Rest(s) = x + y cos (aJupiter - A +180 deg)

The adjustments
of the individual remaining series then give values for A and y
respectively,
the speed component in the Jupiter orbit, which can be compared with my
numbers
found elsewhere.

In the tables below, the residual values of
longitude that I have summarized for each observed satellite in annual
mean, as
they emerge from the two observation groups mentioned above, are
expressed both
in longitude degrees and in time, together with their quadrasums (n,
n).

The tables also contain, in addition to the
years of opposition, the approximate opposition right ascension of
Jupiter, the
number of individual observations in the annual averages, and the
residues B-R
of the individual sine waves remaining after my adjustments and their
sums of
squares (dd).

In the figure, these
series of numbers have been shown graphically one after the other for a
more
convenient overview and, experimentally, have also been compensated
graphically
by simple lines. The next tables of the random errors of the
observations
derived from Brouwer and de Sitter provide sufficient information about
the
expected average accuracy of an individual annual or curve point,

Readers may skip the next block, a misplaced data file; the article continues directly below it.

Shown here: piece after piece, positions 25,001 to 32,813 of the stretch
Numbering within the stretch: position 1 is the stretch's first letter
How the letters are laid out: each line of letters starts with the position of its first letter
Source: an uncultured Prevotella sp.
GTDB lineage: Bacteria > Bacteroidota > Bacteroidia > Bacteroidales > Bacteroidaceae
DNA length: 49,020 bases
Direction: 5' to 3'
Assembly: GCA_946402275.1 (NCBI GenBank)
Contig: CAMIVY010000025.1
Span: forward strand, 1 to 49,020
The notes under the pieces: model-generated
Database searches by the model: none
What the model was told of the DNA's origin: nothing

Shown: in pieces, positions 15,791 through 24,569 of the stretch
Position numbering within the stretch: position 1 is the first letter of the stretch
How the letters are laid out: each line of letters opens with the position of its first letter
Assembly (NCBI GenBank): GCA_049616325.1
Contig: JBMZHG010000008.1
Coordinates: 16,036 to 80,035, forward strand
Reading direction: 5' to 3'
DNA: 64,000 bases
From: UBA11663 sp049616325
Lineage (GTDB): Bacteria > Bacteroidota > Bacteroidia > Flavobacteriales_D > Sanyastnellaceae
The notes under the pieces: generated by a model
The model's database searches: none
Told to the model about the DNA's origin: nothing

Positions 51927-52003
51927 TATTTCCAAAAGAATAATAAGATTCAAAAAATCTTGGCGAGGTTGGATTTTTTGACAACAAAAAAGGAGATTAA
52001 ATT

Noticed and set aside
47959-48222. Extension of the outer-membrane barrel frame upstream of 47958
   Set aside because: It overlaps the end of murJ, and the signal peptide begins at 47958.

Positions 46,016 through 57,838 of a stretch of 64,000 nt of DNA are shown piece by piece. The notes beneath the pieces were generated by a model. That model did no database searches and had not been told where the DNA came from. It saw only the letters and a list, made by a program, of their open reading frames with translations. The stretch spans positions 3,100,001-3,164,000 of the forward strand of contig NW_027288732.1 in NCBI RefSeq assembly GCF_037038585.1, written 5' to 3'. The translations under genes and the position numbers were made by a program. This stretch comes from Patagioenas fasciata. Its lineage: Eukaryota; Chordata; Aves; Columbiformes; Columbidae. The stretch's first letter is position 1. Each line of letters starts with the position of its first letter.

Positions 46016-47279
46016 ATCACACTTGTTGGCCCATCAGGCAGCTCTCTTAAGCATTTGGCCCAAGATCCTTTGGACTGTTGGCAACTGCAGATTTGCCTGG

respectively.
For comparison purposes, the mean errors of the weight unit resulting
from my
adjustments are also included in these.

When carrying out the
adjustments of the above remaining series for each satellite, the
individual
annual means were given the same weight, since the situation at the
moment can
only be a rough calculation. Furthermore, the adjustment of the
relatively inaccurate
observations of the IV satellite under B., as expected to be useless or
delivering values that are too uncertain, has been completely omitted.
The
adjustments of the six observation series of the three inner satellites
then
give the numerical values compiled below for the unknowns A and y or v
and
their approximated mean errors.

The internal agreement of
these values generally corresponds to the calculated random errors.
With regard
to the error limits, the agreement with the above-mentioned average
results (
A=80 deg., D=+40 deg. V = 500 km/s) that I have received so far is for
the
darkening observations of the I and II and the photographic images of
the II
and III. To call satellites a complete one, for the final mean at least
as good
as can be expected given the circumstances, given the possible
systematic errors
of satellite observations. It must be borne in mind that systematic
errors
occur all the more easily because the observations on average comprise
little
more than one Jupiter orbit. In this regard, it would be very desirable
for the
task dealt with here if these important observations, as well as those
of the
eclipses (Johannesburg) as well as the photographic images of the
satellites,
were to be as homogeneous as possible for at least a second, or at
least over a
second orbit of Jupiter Way could be continued.

*L. Couvousier
Sternwarte Berlin-Babelsberg, 1930, April 27.*